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So, you're an upstart freelance journalist looking to score your first big interview with a real celebrity. How do you go about doing it? Here are some tips for the beginning freelancer.
Establish a relationship with an editor who might be interested in your story. This involves having credentials as a writer as well as having an angle beyond, "I wanna interview Tom Waits." To an editor, having credentials means being a good writer, having a unique angle or "pitch" and knowing your subject well. If you're working with an established editor it makes it easier and, in fact, she may end up doing most of the work for you when it comes to setting up the interview.
Figure out who the publicist is for your celebrity subject and contact that person. All celebrities have publicists and it's not hard to find them, usually in the Contact section of the celebrity's official website, which the celebrity probably never looks at, but the agents do. The problem is getting through to the agent and having her respond to your inquiry. This is why Step 1 above is so important. If you are already working with an established editor for a reputable publication your chances of a response to an interview request are greatly increased. It helps if you can tell them, "My editor is looking at this as a feature or cover story." But don't say that unless it has already been established between you and your editor.
If you don't get a response to your initial inquiry get your editor to tag-team with you, if she isn't already. Persistence is key and editors already have established contacts with publicists. Chances are the publicist will respond directly to the editor at the publication anyway, no matter how much he liked your email or phone message, which again, points to the importance of Step 1.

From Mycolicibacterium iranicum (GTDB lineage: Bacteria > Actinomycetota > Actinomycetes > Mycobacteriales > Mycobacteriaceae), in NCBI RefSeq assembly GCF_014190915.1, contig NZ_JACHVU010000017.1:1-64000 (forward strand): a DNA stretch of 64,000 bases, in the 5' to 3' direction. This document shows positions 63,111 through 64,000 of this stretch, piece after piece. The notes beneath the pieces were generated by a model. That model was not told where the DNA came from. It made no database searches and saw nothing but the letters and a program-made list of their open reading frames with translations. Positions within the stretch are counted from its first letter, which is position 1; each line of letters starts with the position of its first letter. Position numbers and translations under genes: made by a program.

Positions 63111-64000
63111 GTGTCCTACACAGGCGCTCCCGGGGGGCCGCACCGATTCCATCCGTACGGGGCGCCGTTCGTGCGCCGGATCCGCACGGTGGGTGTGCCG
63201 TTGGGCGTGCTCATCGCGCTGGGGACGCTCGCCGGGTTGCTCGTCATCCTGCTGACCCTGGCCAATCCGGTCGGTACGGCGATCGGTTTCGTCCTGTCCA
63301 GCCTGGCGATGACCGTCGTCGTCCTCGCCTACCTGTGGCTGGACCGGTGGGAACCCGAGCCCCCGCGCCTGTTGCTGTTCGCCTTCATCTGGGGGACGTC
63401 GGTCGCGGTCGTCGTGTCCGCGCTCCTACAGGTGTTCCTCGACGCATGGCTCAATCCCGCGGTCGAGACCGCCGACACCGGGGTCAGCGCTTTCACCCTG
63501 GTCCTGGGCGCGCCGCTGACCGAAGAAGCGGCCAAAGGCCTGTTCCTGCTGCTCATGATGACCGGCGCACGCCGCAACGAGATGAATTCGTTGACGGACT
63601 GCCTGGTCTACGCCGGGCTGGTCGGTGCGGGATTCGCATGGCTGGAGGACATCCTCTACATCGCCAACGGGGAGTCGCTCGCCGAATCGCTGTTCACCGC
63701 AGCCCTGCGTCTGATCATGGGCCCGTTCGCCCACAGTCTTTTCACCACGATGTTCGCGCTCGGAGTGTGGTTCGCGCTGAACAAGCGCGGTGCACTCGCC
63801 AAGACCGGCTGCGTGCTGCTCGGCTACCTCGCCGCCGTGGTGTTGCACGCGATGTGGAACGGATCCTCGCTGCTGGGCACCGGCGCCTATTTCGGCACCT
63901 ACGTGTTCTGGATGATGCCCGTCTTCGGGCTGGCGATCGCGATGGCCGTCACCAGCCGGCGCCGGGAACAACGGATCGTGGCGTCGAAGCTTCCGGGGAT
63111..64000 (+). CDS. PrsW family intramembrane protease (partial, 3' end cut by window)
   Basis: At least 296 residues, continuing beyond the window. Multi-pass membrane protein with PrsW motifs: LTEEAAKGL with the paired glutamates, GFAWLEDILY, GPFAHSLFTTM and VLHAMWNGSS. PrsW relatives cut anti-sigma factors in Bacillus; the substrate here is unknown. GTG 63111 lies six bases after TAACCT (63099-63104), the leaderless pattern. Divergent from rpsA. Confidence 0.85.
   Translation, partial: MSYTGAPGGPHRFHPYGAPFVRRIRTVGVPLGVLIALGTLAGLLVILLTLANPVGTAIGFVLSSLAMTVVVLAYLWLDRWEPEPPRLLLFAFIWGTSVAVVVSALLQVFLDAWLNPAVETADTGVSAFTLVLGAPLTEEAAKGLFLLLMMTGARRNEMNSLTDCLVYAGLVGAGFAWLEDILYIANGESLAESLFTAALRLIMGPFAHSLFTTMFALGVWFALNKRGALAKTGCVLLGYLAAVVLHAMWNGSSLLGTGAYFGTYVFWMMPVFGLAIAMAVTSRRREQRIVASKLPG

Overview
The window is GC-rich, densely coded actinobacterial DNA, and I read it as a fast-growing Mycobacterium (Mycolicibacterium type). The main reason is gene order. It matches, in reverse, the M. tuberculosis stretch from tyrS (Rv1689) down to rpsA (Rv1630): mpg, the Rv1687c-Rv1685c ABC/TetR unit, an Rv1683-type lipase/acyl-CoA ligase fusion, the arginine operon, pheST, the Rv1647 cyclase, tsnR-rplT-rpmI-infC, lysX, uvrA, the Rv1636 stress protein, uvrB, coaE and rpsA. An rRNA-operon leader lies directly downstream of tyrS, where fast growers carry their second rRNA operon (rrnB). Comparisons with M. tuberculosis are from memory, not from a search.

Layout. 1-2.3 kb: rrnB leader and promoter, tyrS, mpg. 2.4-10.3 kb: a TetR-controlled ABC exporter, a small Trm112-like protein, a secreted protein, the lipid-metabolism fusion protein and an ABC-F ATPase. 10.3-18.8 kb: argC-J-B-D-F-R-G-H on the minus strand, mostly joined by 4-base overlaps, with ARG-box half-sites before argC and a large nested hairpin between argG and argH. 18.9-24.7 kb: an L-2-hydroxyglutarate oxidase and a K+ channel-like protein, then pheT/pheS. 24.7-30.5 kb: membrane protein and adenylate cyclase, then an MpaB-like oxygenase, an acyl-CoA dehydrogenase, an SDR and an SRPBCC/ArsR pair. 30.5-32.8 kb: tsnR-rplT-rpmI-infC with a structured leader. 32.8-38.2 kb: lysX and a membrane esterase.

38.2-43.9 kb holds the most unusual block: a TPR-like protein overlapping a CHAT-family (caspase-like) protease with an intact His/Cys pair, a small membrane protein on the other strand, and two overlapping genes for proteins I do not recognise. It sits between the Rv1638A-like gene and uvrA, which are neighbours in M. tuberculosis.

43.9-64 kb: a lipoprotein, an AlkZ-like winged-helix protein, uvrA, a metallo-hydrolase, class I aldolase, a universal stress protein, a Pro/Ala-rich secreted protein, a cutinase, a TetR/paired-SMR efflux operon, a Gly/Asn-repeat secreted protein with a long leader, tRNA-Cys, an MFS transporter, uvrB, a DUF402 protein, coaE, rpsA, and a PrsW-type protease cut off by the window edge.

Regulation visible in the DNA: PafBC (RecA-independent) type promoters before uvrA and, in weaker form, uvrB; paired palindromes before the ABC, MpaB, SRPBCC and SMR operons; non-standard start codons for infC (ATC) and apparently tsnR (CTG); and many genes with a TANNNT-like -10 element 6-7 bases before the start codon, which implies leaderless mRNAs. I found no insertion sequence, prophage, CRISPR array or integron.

Be prepared when the interview is green-lighted. Most likely the interview will take place over the phone and you need to be able to record it. The publicist will call you at a predetermined time and then connect you to the celebrity, or you will be instructed to call a certain number at a certain time and there is no telling who will pick up. Don't assume it will be your celebrity subject, just identify yourself and why you're calling. And make sure your recording device works.
If you are not a staff writer for any publication, but working as a freelancer, pitch your story idea to an editor first. Chances are she will set up the interview for you or vet you to the publicist. All celebrities have publicists that handle interview requests. You, working in concert with the editor, must be able to tell a publicist what you can offer his client in terms of placement in the publication, i.e. the cover, a feature, a fun sidebar with a picture.